Quantitative PET/MR Imaging of Brain Derived Neurotrophic Factor (BDNF) / Tropomyosin Related Kinase B (TRKB) signaling in ALS – decoding a potential pathogenetic pathway
- Freimut Dankwart Eberhard Juengling, University of Alberta
- Sanjay Kalra, University of Alberta
- Ralf Schirrmacher, University of Alberta
- ALS Canada
Brain derived neurotrophic factor (BDNF) is well recognized for its neuroprotective functions, via activation of its high affinity receptor, tropomysin related kinase B (TrkB). In addition, BDNF/TrkB signaling can be triggered via activation of adenosine 2A receptors (A2aRs), which in turn transactivates TrkB. Evidence suggests that alterations in BDNF/TrkB can occur in several neurodegenerative diseases, including amyotrophic lateral sclerosis (ALS). Although enhancing BDNF has been a major goal for protection of dying motor neurons (MNs), this has not been clinically successful. Indeed, there is emerging in vitro and in vivo evidence suggesting that an upregulation of BDNF/TrkB can cause detrimental effects on MNs, making them more vulnerable to pathophysiological insults. For example, in ALS, early synaptic hyper-excitability of MNs is thought to enhance BDNF-mediated signaling, thereby causing glutamate excitotoxicity, and ultimately MN death. BDNF elicits rapid effects on synaptic transmission and membrane excitability, via activation of pathways in both the pre- and post-synaptic compartments. In the pre-synaptic compartment, BDNF causes release of glutamate and GABA, via the TrkB-ERK mediated pathway. Enhanced glutamate release at glutamatergic synapses is mediated by an increase in docked vesicles at presynaptic active zones. Hence, in the context of ALS, the increased neuronal activity observed is capable of increasing BDNF secretion, which in turn can increase release of glutamate to trigger excitotoxicity, leading to MN degeneration. Indeed, BDNF has been shown to enhance MN death by glutamate excitotoxicity, via activation of TrkB. Together, these findings highlight a possible role for BDNF in the death of MNs in ALS. While several studies documented the neuroprotective effects of BDNF on glutamate induced excitotoxicity in vitro, there is also evidence that therapeutic interventions aimed at enhancing BDNF/TrkB are unable to promote survival or prevent death of neurons in vivo, and it has to be considered that BDNF, in certain metabolic settings, may induce detrimental actions. Indeed, several studies report BDNF and TrkB to be key players in rendering MNs vulnerable to excitotoxic insult and thus also can exert negative effects on MN survival, making MNs more vulnerable to insults. Moreover, BDNF is potent at enhancing excitotoxic insult, by enhancing glutamatergic activity in neurons.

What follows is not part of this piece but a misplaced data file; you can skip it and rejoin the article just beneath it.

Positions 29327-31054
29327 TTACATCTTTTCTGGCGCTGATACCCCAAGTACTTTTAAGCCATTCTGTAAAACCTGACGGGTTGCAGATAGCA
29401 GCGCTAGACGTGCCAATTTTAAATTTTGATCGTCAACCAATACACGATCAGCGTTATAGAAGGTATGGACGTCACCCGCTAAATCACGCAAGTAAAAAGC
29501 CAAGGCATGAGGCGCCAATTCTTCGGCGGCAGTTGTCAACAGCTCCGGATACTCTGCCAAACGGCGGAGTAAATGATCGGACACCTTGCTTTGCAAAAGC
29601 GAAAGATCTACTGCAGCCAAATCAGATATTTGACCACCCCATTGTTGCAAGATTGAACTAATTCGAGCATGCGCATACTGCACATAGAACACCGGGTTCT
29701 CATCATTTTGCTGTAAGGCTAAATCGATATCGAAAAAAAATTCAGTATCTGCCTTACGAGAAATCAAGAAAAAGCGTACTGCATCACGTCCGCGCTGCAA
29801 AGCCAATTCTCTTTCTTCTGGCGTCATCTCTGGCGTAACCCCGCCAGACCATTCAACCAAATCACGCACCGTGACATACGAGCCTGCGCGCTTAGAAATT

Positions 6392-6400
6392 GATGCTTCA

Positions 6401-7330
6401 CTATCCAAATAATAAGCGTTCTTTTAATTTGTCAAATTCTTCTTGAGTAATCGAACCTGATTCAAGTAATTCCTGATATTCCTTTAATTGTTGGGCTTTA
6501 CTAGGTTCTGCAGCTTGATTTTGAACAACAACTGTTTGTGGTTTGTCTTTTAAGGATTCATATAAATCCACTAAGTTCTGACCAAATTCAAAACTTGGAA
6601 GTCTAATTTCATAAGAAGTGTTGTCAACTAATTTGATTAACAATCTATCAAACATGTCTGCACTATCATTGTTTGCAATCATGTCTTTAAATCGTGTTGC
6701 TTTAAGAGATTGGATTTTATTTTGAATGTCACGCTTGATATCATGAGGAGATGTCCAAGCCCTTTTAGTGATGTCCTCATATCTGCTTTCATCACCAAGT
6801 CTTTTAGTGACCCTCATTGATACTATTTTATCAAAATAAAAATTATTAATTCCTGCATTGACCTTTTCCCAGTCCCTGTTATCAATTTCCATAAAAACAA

To further elicit the differential role of BDNF/TrkB signaling in neurodegenerative disease such as ALS, we have developed and characterized preclinically the first available tropomyosin receptor kinase (TrkB/C) PET radiotracer, and have performed a first-in-human study. In a current study funded by a CIHR grant, we establish quantitative normal distribution and dosimetry, and for this grant application, we propose to apply quantitative [18F]TRACK PET/MRI in ALS patients, to quantify alterations in BDNF/TrkB signaling along with simultaneously acquired MR-spectroscopic metabolite markers and state-of-the-art diffusion tensor imaging (DTI). We plan to perform quantitative [18F]TRACK-PET/MRI imaging in 30 ALS patients at early, middle and late stages for a first-in-human mapping of BDNF/TrkB signaling in ALS, and to correlate those findings with MR spectroscopic metabolite and functional DTI findings, to establish a neuroanatomic pattern of metabolite and signaling alterations in ALS, which in turn might inform therapeutic considerations of possible, stage-specific pharmacological interventions. A broader understanding of the factors that regulate altered neuronal activity and BDNF could also help to identify new therapeutic targets in neurodegenerative diseases. Previous therapies that aimed to enhance endogenous BDNF could not be monitored for in-vivo effects on a cortical level and have yet failed to produce significant success in prevention or slowing of MN death in ALS. Our proposed approach will allow, for the first time in humans, to investigate both pro- and anti-trophic functions of BDNF/TrkB in ALS, which might be the base for novel therapeutic avenues to alleviate this devastating disease and other neurodegenerative conditions.